A film inevitably compared to the thrill work of Harold Lloyd, and one
that once again proves that Laurel and Hardy could master a form of
comedy unique to them. But even though the context has
the characters remain the same. It is both a great thrill
and a great Laurel and Hardy comedy. Other performers could
made the skyscraper business thrilling and scary and dramatically
satisfying; the fact that The Boys are in this situation makes it
doubly satisfying. Each precarious predicament in which they
themselves is entirely of their own doing, stemming from the terror of
their predicament and the bumbling, childlike ways in which they deal
It's an amazing little string of circumstances, this film. Each of those circumstances is of The Boys' doing, and each takes its turn being the central conflict of the film. It's a film about being on the lam from prison, it's about getting those dang pants switched, it's about that crab in Ollie's pants (my favorite inspired touch of many), it's about eluding that cop, and, ultimately, it's about risking life and limb atop those girders. And yet it flows from one frantic incident to the next as smoothly as a beer river through your grandmother's paisley shawl. Masterfully constructed and executed, Liberty is one of the team's very best shorts.
JB: It's tempting to say "Yeah, what you said," here.
Since the skyscraper business was already discussed, I will mention a few of my other favorite moments, not the least of which is the quick pantomime the Boys do as "used car salesman and potential customer" to fool the cops, who go speeding by. Stan's wrecking of James Finlayson's record player and 78's is another highlight. And one can only imagine how tastelessly a modern day film comedian would handle the pants switching business which dominates most of this film. With Stan and Ollie, it is pants down, get caught, pants up, walk away sheepishly. Funny every time.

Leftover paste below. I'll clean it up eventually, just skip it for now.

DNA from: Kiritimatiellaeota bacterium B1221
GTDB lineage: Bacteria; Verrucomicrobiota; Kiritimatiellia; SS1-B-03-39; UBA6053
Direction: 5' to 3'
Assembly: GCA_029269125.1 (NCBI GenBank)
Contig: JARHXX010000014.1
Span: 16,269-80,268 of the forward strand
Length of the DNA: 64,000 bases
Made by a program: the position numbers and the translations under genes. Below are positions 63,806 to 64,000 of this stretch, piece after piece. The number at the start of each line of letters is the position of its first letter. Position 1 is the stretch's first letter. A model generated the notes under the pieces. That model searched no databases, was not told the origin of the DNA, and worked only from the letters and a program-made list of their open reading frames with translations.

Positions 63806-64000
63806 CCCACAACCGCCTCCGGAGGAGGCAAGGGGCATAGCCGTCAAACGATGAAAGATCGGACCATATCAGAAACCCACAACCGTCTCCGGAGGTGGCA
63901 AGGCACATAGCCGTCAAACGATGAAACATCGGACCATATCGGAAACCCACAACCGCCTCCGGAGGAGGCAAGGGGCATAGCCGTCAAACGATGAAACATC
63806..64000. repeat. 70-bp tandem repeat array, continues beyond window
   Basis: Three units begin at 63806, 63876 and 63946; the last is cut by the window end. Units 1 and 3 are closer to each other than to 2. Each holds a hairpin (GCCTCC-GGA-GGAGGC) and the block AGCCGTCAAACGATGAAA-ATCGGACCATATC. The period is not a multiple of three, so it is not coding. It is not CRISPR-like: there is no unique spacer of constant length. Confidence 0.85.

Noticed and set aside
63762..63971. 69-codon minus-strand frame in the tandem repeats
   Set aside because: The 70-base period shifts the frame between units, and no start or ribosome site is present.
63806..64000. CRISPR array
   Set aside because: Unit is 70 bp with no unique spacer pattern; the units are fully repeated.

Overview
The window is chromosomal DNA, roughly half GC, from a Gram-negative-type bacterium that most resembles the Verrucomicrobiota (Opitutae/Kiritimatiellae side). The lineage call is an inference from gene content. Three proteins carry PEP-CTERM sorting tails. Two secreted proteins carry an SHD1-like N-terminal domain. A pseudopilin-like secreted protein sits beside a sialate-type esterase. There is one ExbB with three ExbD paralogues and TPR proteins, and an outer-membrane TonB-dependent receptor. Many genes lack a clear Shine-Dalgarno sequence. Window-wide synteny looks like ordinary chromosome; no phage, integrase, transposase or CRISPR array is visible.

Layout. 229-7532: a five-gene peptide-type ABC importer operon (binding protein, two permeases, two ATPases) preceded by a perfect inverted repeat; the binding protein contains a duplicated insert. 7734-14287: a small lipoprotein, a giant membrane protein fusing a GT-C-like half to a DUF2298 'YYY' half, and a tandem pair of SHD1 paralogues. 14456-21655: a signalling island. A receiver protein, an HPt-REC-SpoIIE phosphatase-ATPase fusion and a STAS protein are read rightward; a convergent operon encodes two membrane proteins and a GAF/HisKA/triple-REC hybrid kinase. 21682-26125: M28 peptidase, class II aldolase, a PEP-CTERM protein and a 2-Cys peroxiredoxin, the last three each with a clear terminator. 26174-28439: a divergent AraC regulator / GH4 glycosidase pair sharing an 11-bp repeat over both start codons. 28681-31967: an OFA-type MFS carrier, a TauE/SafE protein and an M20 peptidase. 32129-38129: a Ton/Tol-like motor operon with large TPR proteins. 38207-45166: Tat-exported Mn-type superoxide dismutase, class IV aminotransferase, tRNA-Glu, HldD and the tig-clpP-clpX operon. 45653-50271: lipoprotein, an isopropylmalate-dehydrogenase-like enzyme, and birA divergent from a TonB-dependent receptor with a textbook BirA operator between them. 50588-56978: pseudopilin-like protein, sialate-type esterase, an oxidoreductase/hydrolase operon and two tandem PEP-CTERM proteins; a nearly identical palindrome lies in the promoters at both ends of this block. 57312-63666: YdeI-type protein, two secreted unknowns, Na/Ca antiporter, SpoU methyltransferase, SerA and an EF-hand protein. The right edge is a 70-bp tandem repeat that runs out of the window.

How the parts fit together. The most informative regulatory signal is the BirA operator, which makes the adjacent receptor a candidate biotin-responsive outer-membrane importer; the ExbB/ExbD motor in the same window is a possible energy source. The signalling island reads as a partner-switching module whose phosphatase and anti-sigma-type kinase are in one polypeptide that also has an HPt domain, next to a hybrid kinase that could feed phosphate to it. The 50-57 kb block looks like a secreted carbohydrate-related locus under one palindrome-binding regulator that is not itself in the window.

The "thrill comedy" is handled nearly as expertly as similar scenes in Harold Lloyd's work. Lloyd had made several of these thrill pictures for Hal Roach, including the short Never Weaken and the classic feature SAFETY LAST for Roach just a few years before the Boys made Liberty. The camera placement is not always quite as precise as Lloyd's in SAFETY LAST, but it is convincing just the same. But Lloyd climbed that building in SAFETY LAST because he had no other choice - the entire story of SAFETY LAST has built to this grand climax - while Laurel and Hardy wind up on their skyscraper simply through their own inept clumsiness and exquisite talent, displayed magnificently throughout Liberty, at being in the wrong place at the wrong time. And the crab that makes things so difficult for Ollie is up there with them only because neither Laurel nor Hardy has sufficient brainpower to recognize that a large crustacean has made a home in their pants. They are the makers of their own troubles, as opposed to Lloyd, who deals with random obstacles placed in his way. In the end, Lloyd makes it to the top and wins the girl, while the Boys scramble down an elevator and away to their next misadventure, not even stopping to notice the cop they have accidentally squished down to Munchkin size.
Thanks to Dave Heath, of Another Nice Mess: The Films of Laurel and Hardy (http://lordheath.com) for the use of the above picture.Copyright © 2012 John Larrabee, John V. Brennan